It seems to me that one element of our modern liberal society that causes great problems is our inability to calmly accept the inevitability of death. It was more difficult to avoid thinking of death in the past, when it was more visible and more likely to come suddenly.
The delaying of adulthood by putting off marriage and children; the obsession with exercise and health; the absence of older faces and voices in TV and movies; the continual rhetoric calling for “universal health care”; the massive and ever-expanding regulation of the food industry; the filing of lawsuits whenever blame can conceivably be assigned for an accidental death – all of these bespeak a culture in denial of death.
Older writers, and poets, by contrast, made death a regular theme. Were they being “morbid”?
William Cullen Bryant (1794-1878) wrote his classic poem on the subject, “Thanatopsis,’ allegedly when he was only 16. The remarkable maturity, from today’s standpoint, of his thoughts serves as a rejoinder to our present indulgence of a shallow, narcissistic “youth culture.”
Of the last bitter hour come like a blight
Over thy spirit, and sad images
Of the stern agony, and shroud, and pall,
And breathless darkness, and the narrow house,
Make thee to shudder and grow sick at heart;–
Go forth, under the open sky, and list
To Nature’s teachings, while from all around–
Earth and her waters, and the depths of air–
The poem advises, in Romantic fashion, to take solace in the beauty and vitality of nature, and Stoically, to accept the inevitable and take comfort in the fact that in dying, one is joining the greater part of mankind:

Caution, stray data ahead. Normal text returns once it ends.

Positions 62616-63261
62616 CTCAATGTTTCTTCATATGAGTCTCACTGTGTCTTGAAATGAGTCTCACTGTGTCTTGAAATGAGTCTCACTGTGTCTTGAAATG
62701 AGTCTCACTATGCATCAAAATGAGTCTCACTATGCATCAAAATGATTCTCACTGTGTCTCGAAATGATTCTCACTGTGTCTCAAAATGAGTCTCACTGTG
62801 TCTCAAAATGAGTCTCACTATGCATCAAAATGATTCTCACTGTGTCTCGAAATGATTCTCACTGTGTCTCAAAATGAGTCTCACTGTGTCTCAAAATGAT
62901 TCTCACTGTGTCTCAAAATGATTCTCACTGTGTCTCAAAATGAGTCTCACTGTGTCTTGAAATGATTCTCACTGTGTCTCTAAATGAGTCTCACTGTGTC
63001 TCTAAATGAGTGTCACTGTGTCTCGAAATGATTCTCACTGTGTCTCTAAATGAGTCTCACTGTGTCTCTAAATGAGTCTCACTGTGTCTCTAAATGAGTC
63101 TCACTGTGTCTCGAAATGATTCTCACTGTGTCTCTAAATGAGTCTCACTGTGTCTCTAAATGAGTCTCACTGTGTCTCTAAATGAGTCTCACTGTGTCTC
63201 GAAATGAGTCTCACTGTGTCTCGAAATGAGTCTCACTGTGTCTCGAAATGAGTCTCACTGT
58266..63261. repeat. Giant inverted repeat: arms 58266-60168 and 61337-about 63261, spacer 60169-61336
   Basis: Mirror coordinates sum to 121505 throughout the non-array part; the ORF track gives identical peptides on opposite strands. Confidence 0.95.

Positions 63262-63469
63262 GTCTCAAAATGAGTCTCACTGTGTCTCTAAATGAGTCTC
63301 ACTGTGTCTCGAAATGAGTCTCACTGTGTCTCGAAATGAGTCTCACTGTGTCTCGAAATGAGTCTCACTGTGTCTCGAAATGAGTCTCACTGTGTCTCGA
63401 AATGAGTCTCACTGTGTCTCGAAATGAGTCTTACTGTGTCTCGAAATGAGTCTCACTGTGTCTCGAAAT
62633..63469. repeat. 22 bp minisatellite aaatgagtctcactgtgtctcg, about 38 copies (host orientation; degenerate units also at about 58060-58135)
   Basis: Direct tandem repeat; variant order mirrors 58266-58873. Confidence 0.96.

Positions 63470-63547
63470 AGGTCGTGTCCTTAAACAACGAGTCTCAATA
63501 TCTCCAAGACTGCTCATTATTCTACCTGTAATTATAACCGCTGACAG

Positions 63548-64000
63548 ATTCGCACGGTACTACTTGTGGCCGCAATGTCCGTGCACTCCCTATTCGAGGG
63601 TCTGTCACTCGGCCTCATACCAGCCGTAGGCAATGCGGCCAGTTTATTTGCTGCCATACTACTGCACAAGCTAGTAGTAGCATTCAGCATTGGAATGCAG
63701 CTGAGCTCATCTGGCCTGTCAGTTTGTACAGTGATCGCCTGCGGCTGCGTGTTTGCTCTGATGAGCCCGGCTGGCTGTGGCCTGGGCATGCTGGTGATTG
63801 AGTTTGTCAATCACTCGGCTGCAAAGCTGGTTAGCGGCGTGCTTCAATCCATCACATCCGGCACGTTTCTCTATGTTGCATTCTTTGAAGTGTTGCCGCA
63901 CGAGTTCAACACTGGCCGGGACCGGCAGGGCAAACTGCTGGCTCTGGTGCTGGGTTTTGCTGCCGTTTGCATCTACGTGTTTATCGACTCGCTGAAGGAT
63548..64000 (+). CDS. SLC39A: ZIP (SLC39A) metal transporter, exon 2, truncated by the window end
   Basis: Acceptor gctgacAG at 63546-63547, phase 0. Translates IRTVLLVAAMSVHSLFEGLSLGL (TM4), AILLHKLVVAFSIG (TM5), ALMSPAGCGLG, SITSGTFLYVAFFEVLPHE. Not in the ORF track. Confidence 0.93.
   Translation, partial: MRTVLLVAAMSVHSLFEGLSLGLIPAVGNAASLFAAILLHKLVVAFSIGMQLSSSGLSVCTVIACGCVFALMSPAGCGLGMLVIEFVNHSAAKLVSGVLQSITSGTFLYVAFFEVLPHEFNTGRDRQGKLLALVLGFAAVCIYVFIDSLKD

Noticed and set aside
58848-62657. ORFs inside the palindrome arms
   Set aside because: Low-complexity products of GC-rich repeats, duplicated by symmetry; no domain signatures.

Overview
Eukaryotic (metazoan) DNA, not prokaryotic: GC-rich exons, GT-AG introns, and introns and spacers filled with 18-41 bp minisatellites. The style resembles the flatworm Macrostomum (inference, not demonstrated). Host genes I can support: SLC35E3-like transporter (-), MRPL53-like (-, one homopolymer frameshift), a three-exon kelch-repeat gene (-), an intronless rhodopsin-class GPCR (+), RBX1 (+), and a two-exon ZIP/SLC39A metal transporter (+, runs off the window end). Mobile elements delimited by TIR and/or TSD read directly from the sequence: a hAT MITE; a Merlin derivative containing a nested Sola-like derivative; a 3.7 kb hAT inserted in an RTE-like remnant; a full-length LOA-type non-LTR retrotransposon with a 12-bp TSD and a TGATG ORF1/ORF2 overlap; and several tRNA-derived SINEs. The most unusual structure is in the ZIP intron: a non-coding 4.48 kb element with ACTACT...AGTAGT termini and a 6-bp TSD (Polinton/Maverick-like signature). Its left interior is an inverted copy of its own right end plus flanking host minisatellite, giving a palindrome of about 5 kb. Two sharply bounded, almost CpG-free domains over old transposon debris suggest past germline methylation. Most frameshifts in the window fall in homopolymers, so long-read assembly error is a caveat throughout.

…yet the dead are there:
And millions in those solitudes, since first
The flight of years began, have laid them down
In their last sleep–the dead reign there alone.
So shalt thou rest: and what if thou withdraw
In silence from the living, and no friend
Take note of thy departure? All that breathe
Will share thy destiny. The gay will laugh
When thou art gone, the solemn brood of care
Plod on, and each one as before will chase
His favourite phantom; yet all these shall leave
Their mirth and their employments, and shall come
And make their bed with thee.
(Incidentally, it appears Bryant had the American Indian mound-builders in mind as the vast host sleeping beneath the earth.)
The final passages exhort the reader to live so well as to not be afraid to die. Elsewhere, and later in life, Bryant expressed clearly a belief in the Christian afterlife, but in this poem the main comfort to be found is in the utter naturalness and ultimate “fairness” of death.
So live, that when thy summons comes to join
The innumerable caravan which moves
To that mysterious realm where each shall take
His chamber in the silent halls of death,
Thou go not, like the quarry-slave at night,
Scourged by his dungeon; but, sustain’d and soothed
By an unfaltering trust, approach thy grave,
Like one who wraps the drapery of his couch
About him, and lies down to pleasant dreams.
Certainly if we want to live civilized lives, we mustn’t be so afraid of death that we’re unwilling to take risks and to fight when an enemy seeks to harm us. It also strikes me, as I get older, that whereas the inevitability of death is often used as a justification for hedonism, it really calls for the opposite: a seriousness of purpose and a valuing of things that endure, including the well-being of our progeny, which goes naturally with a reverence for our forebears. Coming to terms with death (to the extent that anyone can) is an important part of living well, a fact always recognized by civilized peoples.